The two major political parties each chose disastrously for their convention. The Democrats will close down half of downtown Boston to hold their convention in the safest (politically, that is) of  Democratic states,  Being in Boston guarantees an outsize role and lots of  attention for Teddy Kennedy, its growling, nasty senior Senator.  If Kerry wants to play in Middle America, and the South, he could not have chosen a worse place for his showcase. The recent introduction of gay marriage in Massachusetts, which will be downplayed by the Party, is sure to be highlighted by at least some in the media, which will play well to the already convinced, but not so well for more conservative folks. Kerry flubbed badly this week, by appearing to be considering gaming the campaign finance system (again), by openly considering delaying his acceptance of the nomination until a month after the convention. The Kerry camp has now rejected the idea.


The Republicans did not do any better with their convention pick. By scheduling the convention late, and near the 9/11 anniversary, the President may have sought to tie his electoral fate to his response to those attacks. But the attitudes of New Yorkers towards the President have changed a great deal since the heady days of his standing ovation at Yankee Stadium before Game 3 of the 2001 World Series. And New York will be more of a madhouse than normal, with hundreds of thousands of demonstrators expected. The President may benefit from the stridency of the demonstrations, much as Richard Nixon benefited from the riots and chaos in Chicago at the Democratic convention in 1968. But those benefits may not extend to New York, of course. There is also the risk of the demonstrators drowning out any positive message from the convention (producing the expected poll bounce), due to the media's inevitable cynical spin on events.  


Given the security precautions for the conventions, one would think that sleeper cell of al Qaeda would choose less—defended targets. And well they might. A suicide bombing attack on a shopping mall or other public establishment in cities across the country is probably not preventable. Al Qaeda has preferred symbolic targets in the past (WTC, the Pentagon),  but killing scores of people with a  chemical or biologic attack, or dirty bomb would strike fear in much of the country that now expects these ghastly things to only happen in New York and Washington.  We are a big, open, free country, with unlimited opportunity for those with ambition and a strong work ethic. That is why people all over the world want to live here.  But our openness is also our vulnerability.  If there is another attack or attacks, the civil liberties absolutists will soon be very much a diminishing minority as to the wisdom of the Patriot Act.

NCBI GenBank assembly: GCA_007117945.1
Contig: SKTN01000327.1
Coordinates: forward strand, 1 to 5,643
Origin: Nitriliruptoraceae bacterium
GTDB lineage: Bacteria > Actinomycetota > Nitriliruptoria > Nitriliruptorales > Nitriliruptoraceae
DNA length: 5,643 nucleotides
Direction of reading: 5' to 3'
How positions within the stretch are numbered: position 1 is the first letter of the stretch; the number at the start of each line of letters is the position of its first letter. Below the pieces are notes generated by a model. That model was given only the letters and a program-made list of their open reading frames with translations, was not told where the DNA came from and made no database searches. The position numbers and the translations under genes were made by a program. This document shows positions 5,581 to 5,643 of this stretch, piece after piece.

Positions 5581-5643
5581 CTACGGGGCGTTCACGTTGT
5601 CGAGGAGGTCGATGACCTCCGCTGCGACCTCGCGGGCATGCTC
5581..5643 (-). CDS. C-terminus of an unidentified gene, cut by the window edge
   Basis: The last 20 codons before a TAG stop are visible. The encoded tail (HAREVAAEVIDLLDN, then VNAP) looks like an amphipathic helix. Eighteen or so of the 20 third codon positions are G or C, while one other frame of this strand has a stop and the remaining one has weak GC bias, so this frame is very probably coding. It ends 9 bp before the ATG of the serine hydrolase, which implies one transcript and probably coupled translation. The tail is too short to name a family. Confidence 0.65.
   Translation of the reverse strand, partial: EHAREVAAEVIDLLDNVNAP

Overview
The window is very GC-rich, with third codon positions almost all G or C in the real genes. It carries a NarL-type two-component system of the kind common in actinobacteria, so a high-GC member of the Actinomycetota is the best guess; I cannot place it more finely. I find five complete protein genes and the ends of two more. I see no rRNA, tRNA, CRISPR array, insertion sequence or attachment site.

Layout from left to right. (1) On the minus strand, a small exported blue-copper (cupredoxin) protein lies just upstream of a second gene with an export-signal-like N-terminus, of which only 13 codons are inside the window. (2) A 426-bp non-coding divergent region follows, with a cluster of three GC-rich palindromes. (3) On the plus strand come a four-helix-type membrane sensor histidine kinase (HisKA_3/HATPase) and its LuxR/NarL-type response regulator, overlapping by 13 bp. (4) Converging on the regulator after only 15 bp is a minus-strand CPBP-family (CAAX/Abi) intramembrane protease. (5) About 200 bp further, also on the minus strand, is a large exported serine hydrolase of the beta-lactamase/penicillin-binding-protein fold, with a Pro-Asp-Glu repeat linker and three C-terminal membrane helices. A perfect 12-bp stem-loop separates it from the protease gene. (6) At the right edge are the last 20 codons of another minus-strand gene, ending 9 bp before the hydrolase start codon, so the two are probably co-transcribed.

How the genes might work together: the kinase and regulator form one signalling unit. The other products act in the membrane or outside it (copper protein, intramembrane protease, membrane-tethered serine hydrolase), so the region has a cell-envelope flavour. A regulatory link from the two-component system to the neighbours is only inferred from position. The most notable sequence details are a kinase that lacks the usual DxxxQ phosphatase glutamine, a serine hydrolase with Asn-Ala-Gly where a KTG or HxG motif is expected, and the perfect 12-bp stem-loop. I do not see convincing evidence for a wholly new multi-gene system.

If terror is the subject, Bush still benefits politically.  And Bush is not managing the news on this: the threats are real.  Ask the Greeks.


A final note. The polls have stabilized somewhat this week —— with the race fairly even —— Kerry generally ahead a point or two without Nader, and even with Bush with Nader included in the race. The CBS poll seems to be an outlier, showing Kerry with a much bigger lead. That poll may have been taken among CBS News and 60 Minutes staff.  The state polls are less promising for the President this week. John Zogby has started a bi—weekly poll for the Wall Street Journal of 16 battleground states, and Kerry currently leads in 12 of them, including all the big ones, though some (e.g. Florida) very narrowly.  Three weeks before the election in 2000, Zogby had Gore with a 13% lead in Florida. So state polls are certainly not a great predictor this far out.  Zogby is a respected pollster, and his polls have been less encouraging for the President all the way through the campaign, than other organizations' polls.


Some pundits are now predicting a big win for Kerry, rather than the conventional wisdom of a close race to the end. This election will be determined by news events more than perhaps any other in recent memory.  And al Qaeda may not get the same election result they sought in Spain—region> if they strike again in our homeland.